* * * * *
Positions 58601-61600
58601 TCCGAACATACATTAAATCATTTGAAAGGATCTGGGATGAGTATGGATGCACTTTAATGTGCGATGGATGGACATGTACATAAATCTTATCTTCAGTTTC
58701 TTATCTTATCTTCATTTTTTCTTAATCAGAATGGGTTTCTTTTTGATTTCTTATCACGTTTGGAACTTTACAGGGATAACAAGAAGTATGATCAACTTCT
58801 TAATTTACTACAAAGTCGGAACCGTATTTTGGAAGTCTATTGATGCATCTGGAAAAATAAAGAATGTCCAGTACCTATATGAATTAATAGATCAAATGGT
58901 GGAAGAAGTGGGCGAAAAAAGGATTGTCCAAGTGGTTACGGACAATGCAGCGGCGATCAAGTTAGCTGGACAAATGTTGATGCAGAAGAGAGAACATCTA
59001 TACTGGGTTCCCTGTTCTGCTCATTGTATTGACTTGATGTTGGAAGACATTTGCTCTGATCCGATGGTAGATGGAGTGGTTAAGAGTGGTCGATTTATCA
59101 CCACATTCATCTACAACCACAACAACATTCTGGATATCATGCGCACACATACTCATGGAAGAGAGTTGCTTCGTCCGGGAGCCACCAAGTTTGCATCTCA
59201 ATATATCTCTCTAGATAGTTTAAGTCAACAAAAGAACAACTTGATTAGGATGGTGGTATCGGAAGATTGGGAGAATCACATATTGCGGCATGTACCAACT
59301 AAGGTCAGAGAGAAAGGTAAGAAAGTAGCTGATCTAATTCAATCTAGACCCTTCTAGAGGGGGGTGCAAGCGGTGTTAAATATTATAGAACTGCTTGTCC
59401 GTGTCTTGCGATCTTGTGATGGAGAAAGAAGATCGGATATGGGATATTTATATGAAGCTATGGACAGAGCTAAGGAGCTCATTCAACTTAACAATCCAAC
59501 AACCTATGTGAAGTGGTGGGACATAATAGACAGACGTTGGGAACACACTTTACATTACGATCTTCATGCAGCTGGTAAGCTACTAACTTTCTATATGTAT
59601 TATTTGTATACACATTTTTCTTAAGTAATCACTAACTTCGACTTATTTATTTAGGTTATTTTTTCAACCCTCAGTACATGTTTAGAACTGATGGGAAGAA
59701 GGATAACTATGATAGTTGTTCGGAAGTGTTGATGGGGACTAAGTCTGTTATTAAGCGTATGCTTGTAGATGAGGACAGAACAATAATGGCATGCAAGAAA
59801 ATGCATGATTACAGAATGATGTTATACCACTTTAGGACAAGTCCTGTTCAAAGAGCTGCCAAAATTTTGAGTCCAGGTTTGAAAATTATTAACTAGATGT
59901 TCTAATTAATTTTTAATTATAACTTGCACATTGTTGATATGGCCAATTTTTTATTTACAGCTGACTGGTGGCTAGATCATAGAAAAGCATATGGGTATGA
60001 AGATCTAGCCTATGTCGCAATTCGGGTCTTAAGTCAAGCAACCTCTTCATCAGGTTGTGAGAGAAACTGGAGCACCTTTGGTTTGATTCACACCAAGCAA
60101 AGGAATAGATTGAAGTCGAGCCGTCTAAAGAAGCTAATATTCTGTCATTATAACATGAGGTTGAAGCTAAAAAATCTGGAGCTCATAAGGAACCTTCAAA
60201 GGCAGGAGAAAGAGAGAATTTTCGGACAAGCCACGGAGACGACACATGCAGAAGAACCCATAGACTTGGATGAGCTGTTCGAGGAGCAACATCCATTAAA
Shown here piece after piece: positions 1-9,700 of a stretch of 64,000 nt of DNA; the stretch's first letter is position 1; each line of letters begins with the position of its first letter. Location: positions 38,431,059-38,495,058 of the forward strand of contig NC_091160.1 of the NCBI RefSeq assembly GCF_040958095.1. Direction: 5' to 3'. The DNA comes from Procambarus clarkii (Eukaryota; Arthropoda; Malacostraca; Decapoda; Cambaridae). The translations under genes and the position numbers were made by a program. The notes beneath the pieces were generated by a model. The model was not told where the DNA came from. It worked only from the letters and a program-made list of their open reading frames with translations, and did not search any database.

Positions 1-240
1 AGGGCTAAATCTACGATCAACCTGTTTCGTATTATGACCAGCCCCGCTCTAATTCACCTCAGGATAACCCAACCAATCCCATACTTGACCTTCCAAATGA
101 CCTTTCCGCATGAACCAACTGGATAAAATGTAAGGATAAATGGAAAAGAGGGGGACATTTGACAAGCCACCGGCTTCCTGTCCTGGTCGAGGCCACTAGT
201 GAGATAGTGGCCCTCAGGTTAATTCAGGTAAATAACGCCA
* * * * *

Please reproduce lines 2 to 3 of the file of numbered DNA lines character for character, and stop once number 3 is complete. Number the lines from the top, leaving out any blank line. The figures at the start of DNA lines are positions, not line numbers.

58601 TCCGAACATACATTAAATCATTTGAAAGGATCTGGGATGAGTATGGATGCACTTTAATGTGCGATGGATGGACATGTACATAAATCTTATCTTCAGTTTC
58701 TTATCTTATCTTCATTTTTTCTTAATCAGAATGGGTTTCTTTTTGATTTCTTATCACGTTTGGAACTTTACAGGGATAACAAGAAGTATGATCAACTTCT